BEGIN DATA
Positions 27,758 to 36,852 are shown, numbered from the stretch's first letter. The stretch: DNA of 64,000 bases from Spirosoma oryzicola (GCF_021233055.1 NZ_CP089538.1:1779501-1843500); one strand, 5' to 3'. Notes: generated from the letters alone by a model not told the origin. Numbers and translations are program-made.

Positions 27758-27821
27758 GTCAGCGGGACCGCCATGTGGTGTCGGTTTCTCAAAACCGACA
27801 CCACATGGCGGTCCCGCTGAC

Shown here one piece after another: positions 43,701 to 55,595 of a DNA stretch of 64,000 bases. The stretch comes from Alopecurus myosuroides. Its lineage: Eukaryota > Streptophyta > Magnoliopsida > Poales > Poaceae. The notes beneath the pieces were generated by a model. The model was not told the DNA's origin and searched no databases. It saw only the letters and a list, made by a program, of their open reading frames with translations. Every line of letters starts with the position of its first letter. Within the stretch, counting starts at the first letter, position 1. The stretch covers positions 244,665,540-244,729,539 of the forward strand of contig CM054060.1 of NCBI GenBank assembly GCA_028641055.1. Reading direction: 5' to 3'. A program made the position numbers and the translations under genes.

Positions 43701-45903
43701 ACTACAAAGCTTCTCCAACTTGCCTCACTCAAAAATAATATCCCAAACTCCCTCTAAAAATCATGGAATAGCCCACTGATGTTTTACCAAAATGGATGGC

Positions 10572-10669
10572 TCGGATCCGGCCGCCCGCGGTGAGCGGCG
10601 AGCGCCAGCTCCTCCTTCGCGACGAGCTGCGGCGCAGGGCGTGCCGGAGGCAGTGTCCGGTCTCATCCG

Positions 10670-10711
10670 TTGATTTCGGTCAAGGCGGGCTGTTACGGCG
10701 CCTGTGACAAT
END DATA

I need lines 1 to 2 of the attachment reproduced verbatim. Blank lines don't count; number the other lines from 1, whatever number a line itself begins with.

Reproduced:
Positions 27,758 to 36,852 are shown, numbered from the stretch's first letter. The stretch: DNA of 64,000 bases from Spirosoma oryzicola (GCF_021233055.1 NZ_CP089538.1:1779501-1843500); one strand, 5' to 3'. Notes: generated from the letters alone by a model not told the origin. Numbers and translations are program-made.

Positions 27758-27821